To find the right flight simulator for your home (or flight school, for that matter), first consider how you'll use it. Will this be an everyday training tool or just for occasional use? What is your level of technical knowledge, and how much customization do you require? Finally, what is your budget? The answers to these questions will determine how complex a solution you need to buy and how much to spend.
The good news is there's a system to suit almost all pilots. Here are three recommended systems, ranging from simple and affordable, to sophisticated and more expensive.
This kit has been popular for many years, and is a great way to get started with home flight simulators. We think it's the most affordable system that has the key elements for pilots, and it works with both Windows (XP, 7, 8, and 10) and Mac. In most cases, you simply plug in the controls to your computer and open the flight simulator program - no drivers or complicated software installations.
The yoke has three top-mounted levers for throttle, propeller, and mixture, plus switches to simulate flaps and landing gear. For more realistic training - especially maneuvers and landings - you'll want to add the rudder pedals.
That takes care of the hardware. What about software? While it's getting fairly old now, Microsoft Flight Simulator X is still hard to beat for simplicity and fun. The program (now available as a download through the Steam platform) makes it easy to choose the airplane, location, and weather conditions, then get flying. There are also some built-in scenarios to guide your flying. It lacks some of the sophisticated features of higher end simulators, but it is easier to use as a result.
If you want more customization options and more flexibility, this step-up system is the perfect fit - and it's still under $400. The Saitek Yoke has a metal shaft, and generally provides a more realistic feel during flight maneuvers (although no home simulator really feels like flying). It has a number of buttons on the yoke to simulate electric trim, push-to-talk, and other airplane features, as well as a digital screen on the front of the yoke. Each yoke includes a separate throttle quadrant with three levers. Just as with the CH Products line, we recommend adding the rudder pedals to increase the training value.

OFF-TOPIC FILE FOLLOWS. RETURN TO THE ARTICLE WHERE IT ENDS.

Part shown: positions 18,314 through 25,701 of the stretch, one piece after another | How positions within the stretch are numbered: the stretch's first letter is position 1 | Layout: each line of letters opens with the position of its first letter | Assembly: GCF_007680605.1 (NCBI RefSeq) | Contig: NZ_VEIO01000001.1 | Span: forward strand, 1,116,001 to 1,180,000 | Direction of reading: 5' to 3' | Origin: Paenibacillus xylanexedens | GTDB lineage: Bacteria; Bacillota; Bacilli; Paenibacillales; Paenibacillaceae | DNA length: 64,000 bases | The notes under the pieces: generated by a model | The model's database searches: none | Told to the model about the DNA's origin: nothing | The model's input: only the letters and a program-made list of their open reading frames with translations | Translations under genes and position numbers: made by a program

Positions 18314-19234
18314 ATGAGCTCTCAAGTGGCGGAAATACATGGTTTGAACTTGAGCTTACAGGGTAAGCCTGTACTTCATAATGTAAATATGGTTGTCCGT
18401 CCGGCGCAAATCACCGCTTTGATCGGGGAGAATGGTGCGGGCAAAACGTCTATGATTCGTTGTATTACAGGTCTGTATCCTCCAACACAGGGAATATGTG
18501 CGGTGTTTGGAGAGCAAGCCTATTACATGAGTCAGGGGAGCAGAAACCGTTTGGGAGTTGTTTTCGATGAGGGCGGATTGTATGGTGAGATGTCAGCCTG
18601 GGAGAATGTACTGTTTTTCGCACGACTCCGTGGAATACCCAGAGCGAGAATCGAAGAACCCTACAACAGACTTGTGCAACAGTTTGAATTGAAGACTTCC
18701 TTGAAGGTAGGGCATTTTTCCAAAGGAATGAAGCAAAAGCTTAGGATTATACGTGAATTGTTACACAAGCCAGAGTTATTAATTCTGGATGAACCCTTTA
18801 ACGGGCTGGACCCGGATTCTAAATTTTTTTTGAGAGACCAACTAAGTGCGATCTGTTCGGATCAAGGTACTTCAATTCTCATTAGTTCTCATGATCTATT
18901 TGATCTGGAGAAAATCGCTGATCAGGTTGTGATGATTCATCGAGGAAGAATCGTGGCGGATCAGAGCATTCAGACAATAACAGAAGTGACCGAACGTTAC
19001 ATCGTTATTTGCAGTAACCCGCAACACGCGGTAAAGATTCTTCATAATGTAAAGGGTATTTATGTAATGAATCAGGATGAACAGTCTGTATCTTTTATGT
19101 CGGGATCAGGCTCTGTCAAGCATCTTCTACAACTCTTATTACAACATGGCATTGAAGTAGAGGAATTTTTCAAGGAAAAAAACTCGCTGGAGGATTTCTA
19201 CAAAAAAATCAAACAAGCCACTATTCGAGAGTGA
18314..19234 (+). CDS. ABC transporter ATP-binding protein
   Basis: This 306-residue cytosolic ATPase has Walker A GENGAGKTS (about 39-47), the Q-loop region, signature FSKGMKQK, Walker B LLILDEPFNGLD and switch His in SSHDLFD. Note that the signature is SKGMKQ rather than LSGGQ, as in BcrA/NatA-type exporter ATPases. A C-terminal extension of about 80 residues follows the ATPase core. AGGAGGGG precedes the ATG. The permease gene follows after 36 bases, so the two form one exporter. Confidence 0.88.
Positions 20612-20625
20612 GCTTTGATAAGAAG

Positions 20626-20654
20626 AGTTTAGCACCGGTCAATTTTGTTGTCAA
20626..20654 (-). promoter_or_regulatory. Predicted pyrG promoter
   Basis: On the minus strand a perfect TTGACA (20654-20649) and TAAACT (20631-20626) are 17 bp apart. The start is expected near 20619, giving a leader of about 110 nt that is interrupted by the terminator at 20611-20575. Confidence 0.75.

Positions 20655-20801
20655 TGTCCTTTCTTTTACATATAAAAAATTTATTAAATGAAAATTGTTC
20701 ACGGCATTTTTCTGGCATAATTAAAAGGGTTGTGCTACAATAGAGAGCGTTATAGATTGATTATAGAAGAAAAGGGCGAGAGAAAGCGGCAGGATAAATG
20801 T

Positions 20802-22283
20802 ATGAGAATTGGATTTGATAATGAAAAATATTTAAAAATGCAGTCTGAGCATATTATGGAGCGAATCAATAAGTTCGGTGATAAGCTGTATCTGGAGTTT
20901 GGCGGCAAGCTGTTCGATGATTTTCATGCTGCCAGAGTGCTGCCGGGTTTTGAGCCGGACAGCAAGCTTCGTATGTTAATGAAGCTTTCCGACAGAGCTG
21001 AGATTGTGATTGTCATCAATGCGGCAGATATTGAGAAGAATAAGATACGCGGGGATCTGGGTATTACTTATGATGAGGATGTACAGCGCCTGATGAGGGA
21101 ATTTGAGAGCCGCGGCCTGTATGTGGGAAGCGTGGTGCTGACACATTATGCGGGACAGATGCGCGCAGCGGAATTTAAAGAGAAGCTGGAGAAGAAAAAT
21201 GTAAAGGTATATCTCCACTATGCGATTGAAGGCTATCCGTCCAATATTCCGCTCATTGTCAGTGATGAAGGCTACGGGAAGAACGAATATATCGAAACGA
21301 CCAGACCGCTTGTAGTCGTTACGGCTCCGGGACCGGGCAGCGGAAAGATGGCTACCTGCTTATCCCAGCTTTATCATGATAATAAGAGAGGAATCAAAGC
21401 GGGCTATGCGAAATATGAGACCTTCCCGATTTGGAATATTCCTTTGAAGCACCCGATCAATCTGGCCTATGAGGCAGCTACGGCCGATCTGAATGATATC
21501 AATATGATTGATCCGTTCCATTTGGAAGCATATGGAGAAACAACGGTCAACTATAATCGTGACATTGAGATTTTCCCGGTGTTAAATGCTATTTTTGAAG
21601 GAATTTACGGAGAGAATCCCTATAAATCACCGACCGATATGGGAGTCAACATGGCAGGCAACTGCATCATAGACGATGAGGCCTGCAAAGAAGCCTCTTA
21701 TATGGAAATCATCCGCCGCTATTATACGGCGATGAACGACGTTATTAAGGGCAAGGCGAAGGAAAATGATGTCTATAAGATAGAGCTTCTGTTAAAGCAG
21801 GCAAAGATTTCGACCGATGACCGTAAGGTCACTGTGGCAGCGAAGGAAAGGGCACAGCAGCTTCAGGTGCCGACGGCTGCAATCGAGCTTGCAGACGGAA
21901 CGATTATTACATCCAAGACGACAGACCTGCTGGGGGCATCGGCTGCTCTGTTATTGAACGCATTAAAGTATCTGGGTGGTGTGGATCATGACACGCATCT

X-Plane is a more modern and updated flight simulator program, especially when compared to Microsoft Flight Simulator X. The latest version (11) has truly stunning graphics, both inside and outside the airplane, and the aerodynamic modelling is also more realistic. There are a huge number of customization options in the program, plus a vibrant online community of software developers that offer airplane and scenery add-ons. If you can dream it up, you can probably do it in X-Plane. That does mean the learning curve is a little steeper, so give yourself some time to get acquainted with all the options. But once you're up and running, you can do some very lifelike training flights with this system.
Looking for an all-in-one system with virtually no setup? The Jay, from flight simulator manufacturer Redbird, is a compelling option. It's significantly more expensive than the CH and Saitek products, but that's because it includes so much more. Sure, there's a yoke and throttle quadrant, but the Jay also includes a screen, a built-in computer, and customized flight simulator software. It has literally everything you need to start flying - just plug it in and turn it on. The only thing you'll need to add is the Redbird RD1 Rudder Pedals.
This is the ultimate home simulator (pictured at right), and makes an excellent training tool for flight schools as well. The TD2 is a table-mounted flight training device that is specifically built to place the yoke at a realistic height - unlike most top-mounted flight simulator yokes. Like the Jay, it includes a screen, computer and keyboard. Unlike the Jay, this model also includes an array of switches to simulate lights and deice systems, plus controls for throttle, propeller, mixture, landing gear, flaps, and magnetos. You can choose from glass panel setup (which simulates a Garmin G1000) or steam gauges. Again, make sure to add the rudder pedals for maximum training value.
After you choose a flight simulator, make sure you take the right approach when using it. Most importantly, approach each flight with a training mindset: have an objective, with performance standards and a way to evaluate your flying. It's certainly fine to have fun flying your simulator, but if you really want to improve your flying, do it deliberately. That might even mean talking to your flight instructor about what he or she wants you to focus on, or keeping a training log with questions raised during each training session.
It's also worth noting that none of these systems will help you master crosswind landings or other stick and rudder skills - you'll need to fly the real airplane in real weather to learn that. However, a properly configured simulator is very valuable for learning cockpit flows, understanding checklists, and perfecting your instrument scan.
For more tips on using a flight simulator as an integral part of flight training, read this article from one of Sporty's experienced flight instructors.